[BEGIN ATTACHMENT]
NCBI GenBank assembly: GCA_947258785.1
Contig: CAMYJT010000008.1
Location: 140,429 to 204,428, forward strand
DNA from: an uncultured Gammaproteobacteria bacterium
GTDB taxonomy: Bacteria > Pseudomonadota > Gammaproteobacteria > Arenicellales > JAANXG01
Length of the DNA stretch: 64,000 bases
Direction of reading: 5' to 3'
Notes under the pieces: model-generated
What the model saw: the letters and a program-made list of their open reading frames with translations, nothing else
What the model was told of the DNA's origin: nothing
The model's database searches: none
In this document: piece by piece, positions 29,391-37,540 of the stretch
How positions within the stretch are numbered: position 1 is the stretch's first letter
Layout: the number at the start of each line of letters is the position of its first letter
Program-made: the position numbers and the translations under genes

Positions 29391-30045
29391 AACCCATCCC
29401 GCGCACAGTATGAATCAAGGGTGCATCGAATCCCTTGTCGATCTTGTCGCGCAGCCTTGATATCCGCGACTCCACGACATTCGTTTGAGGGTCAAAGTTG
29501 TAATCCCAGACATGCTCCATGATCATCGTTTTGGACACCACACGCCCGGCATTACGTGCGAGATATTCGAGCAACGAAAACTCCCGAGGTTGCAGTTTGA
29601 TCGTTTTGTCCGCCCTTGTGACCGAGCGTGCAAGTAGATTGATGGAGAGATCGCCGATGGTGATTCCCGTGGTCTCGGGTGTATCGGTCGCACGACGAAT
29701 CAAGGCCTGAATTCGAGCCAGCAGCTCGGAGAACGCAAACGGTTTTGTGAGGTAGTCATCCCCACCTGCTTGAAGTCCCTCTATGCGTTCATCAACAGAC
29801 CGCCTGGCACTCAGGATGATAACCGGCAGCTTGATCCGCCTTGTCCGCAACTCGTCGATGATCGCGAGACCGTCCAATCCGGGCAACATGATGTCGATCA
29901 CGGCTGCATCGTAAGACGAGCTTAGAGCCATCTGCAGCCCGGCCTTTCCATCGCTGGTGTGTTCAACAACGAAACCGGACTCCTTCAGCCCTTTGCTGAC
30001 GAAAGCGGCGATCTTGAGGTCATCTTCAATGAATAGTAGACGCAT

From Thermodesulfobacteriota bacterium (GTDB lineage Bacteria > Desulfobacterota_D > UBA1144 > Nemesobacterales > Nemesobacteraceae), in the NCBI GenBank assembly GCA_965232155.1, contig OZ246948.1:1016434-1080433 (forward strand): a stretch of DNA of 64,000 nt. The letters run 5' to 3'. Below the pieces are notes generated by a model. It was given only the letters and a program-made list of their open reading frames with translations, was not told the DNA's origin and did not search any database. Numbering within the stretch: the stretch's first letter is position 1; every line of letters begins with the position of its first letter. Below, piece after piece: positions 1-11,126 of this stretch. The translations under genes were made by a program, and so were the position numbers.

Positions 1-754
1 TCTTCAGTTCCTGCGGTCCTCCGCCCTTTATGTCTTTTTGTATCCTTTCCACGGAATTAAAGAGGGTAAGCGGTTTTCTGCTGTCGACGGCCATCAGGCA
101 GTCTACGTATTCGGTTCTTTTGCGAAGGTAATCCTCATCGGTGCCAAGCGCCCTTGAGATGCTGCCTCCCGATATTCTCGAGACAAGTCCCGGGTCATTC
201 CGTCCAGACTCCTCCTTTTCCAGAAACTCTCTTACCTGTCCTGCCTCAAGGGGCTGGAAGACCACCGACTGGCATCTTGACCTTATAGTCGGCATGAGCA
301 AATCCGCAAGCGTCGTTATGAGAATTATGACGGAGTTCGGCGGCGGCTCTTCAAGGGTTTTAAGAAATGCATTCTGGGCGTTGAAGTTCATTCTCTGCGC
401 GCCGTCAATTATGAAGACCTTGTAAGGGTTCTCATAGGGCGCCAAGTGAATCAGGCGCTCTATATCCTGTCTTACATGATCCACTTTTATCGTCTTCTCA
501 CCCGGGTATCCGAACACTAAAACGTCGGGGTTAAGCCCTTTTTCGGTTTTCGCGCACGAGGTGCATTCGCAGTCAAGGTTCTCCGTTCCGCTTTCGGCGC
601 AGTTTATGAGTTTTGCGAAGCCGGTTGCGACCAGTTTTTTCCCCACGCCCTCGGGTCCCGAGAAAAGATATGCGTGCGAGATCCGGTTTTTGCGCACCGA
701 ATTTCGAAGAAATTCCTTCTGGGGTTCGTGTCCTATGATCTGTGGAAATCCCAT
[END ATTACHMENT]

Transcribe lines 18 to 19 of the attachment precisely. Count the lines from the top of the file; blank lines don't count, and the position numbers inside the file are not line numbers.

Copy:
29401 GCGCACAGTATGAATCAAGGGTGCATCGAATCCCTTGTCGATCTTGTCGCGCAGCCTTGATATCCGCGACTCCACGACATTCGTTTGAGGGTCAAAGTTG
29501 TAATCCCAGACATGCTCCATGATCATCGTTTTGGACACCACACGCCCGGCATTACGTGCGAGATATTCGAGCAACGAAAACTCCCGAGGTTGCAGTTTGA